A squeeze film damper 89 is secured to the inertia mass 86 and comprises a cylindrical plate member 90 secured to an outer periphery of the inertia mass with the cylindrical plate member 90 having an outer vertical surface 91 parallel to an inner vertical surface 92 of the outer cylindrical wall 64 of the housing 63. The cylindrical plate member 90 is disposed with its outer surface 91 spaced from the inner surface 92 of the cylindrical wall 64 to provide a gap 92a between the wall of the housing and the surface of the squeeze film damping means. The cylindrical plate member 90 is rigidly braced by a plurality of upper and lower ribs 93 and 94, respectively, extending between the inertia mass 86 and the cylindrical plate 89. A lubricant, such as oil, is admitted into the housing 64 with the oil assuming a level 95 within the housing 63 and occupying at least a portion of the gap 92a.

As will be appreciated by those skilled in the art, the plate member 89, wall 64 and oil cooperate to form a squeeze film damper. As the pump and housing vibrate, the inertia mass 86 moves relative to the housing 63 by reason of the freedom of motion provided by the plurality of elastic members 80. As the inertia mass 86 moves relative to the housing 64, the cylindrical plate member 89 is constantly moving away from and toward the outer wall 64. This results in oil occupying the gap 92a to be displaced and replaced. Damping is generated by reason of the hydrodynamic forces generated when the surfaces have a perpendicular relative velocity component.

The amount of damping is dependent on the surface area, oil viscosity and gap size with the damping approximated as follows:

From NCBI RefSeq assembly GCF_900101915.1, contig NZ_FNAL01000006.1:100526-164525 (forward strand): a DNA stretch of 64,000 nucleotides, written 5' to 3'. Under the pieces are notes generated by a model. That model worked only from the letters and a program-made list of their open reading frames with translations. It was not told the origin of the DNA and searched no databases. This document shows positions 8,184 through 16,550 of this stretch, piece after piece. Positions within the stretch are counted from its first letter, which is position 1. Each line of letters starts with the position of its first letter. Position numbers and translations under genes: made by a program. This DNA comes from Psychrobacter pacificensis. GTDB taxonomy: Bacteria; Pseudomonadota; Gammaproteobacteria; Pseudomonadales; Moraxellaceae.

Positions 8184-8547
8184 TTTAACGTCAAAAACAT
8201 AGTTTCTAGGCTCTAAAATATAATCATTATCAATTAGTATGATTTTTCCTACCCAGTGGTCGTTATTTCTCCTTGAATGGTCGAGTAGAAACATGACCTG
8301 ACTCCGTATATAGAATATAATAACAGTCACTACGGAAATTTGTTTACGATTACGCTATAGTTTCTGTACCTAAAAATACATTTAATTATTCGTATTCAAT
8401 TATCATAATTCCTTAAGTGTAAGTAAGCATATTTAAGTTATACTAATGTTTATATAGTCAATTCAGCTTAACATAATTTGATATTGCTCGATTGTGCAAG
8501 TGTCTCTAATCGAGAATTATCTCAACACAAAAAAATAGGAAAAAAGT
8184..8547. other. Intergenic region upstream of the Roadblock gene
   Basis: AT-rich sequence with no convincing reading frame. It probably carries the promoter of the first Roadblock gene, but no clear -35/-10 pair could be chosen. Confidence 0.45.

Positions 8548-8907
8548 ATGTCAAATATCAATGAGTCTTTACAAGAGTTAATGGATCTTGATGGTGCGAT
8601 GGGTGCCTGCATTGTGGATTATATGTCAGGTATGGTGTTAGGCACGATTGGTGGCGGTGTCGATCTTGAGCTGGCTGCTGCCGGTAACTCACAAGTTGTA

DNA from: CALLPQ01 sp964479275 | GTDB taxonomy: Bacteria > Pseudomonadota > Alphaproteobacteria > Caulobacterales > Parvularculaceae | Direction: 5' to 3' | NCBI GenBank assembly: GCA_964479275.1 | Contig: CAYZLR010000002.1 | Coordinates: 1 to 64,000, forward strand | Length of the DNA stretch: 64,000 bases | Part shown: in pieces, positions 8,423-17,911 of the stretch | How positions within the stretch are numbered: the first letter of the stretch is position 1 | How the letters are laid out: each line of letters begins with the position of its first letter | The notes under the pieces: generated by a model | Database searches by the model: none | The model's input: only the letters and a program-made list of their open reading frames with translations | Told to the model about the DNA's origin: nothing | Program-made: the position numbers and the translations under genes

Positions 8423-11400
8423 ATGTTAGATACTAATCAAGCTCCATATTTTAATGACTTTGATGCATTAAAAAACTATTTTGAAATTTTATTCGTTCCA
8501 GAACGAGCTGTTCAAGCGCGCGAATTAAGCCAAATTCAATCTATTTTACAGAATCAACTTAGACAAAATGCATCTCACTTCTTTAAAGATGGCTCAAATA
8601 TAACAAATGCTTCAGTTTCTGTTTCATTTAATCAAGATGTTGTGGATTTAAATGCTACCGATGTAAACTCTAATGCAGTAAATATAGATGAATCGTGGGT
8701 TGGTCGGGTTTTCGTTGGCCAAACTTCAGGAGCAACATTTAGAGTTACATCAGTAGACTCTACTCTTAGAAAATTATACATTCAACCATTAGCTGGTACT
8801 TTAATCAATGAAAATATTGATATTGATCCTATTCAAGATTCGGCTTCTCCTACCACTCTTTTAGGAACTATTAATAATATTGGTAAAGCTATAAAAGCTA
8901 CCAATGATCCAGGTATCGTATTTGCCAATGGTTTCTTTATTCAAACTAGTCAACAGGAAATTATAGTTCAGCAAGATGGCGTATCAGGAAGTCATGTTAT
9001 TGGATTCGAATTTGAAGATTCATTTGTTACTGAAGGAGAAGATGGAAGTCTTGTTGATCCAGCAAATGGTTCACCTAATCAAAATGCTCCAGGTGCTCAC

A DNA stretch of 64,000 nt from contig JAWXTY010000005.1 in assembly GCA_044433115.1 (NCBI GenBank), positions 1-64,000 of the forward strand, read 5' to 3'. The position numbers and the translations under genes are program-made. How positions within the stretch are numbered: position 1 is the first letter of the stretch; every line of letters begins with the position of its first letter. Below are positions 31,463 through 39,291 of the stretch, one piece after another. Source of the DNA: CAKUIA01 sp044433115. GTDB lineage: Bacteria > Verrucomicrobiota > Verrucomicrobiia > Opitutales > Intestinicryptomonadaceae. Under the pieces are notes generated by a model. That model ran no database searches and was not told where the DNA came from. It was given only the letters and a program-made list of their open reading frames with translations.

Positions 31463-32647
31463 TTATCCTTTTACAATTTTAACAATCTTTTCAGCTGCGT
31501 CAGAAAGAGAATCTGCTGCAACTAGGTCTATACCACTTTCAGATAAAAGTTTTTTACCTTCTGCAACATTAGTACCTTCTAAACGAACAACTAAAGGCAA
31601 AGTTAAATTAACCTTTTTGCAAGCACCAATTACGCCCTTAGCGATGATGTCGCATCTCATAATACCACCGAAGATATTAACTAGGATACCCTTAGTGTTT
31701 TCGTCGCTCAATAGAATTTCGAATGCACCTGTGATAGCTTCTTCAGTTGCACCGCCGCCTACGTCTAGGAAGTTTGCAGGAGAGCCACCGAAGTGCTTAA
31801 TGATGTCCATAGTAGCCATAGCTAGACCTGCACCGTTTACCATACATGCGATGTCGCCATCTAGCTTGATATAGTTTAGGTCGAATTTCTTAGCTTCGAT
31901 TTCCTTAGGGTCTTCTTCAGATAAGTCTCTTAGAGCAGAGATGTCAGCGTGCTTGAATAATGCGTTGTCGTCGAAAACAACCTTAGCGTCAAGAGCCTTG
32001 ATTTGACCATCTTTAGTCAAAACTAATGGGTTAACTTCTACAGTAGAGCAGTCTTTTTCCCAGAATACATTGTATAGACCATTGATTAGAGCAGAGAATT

C=[SRL3 (2 e2 +1)(π-cos-1 e)]/[c3 (1-e2)5/2 ]

where:

S=oil viscosity;

R=gap radius;

L=submerged length;

e=eccentricity ratio of absorber and pump;

c=gap clearance; and

C=damping coefficient.

By varying the level of oil within the housing, the damping coefficient of the squeeze film damper can be adjusted such that the damping coefficient can be selected to tune the absorber as previously discussed. Likewise, by varying the number of rubber members 80 and varying their cylindrical diameter, length or storage modulus, the stiffness of the absorber can be varied.

Referring to FIGS. 6 and 7, a third alternative of the present invention is shown which includes a rubber elastic member 100 having a predetermined stiffness and a low damping coefficient. In the embodiments shown in FIGS. 6 and 7, the damping of the absorber is provided by a squeeze film damper 101 similar to that shown in FIG. 4. However, in the embodiment of FIGS. 6 and 7, the damping coefficient can be adjusted by increasing a gap 102 between the outer wall 103 and the squeeze film damper as well as by adjusting the level 104 of oil within the housing.

In the embodiments shown in FIG. 6, the outer wall 103 of the housing is frusto-conical having its greatest diameter at the top of the housing and its lowest diameter at the bottom of the housing. The inner wall 105 of the housing is vertical. A plurality of threaded rods 106 are provided within the housing having their top portions rigidly secured to the annular flange 107 by means of a nut 108 and threaded washer 109. The rods 106 are vertically disposed with each rod 106 extending through an orifice 110 formed within a horizontal ring plate 111 of a support bracket 112. Support bracket 112 is secured to the rods 106 by means of nuts 113. The support bracket 112 is provided with vertical cylindrical support plate 114 rigidly secured to the horizontal ring 111.

As shown in FIG. 6, an inner cylindrical surface 115 of the support plate 114 is provided with lands 115a which slideably abut an outer cylindrical surface 116 of the inner wall 105 of the housing. Accordingly, the support bracket 112 is immobile relative to the housing.

A plurality of the elastic members 100 are circumferentially spaced upon the horizontal ring 111 and secured thereto by means of a lower threaded stud 117 extending through orifices 118 formed in the horizontal ring 111 with the studs and elastic member secured to the ring 111 by nuts 119 and lock washer 120.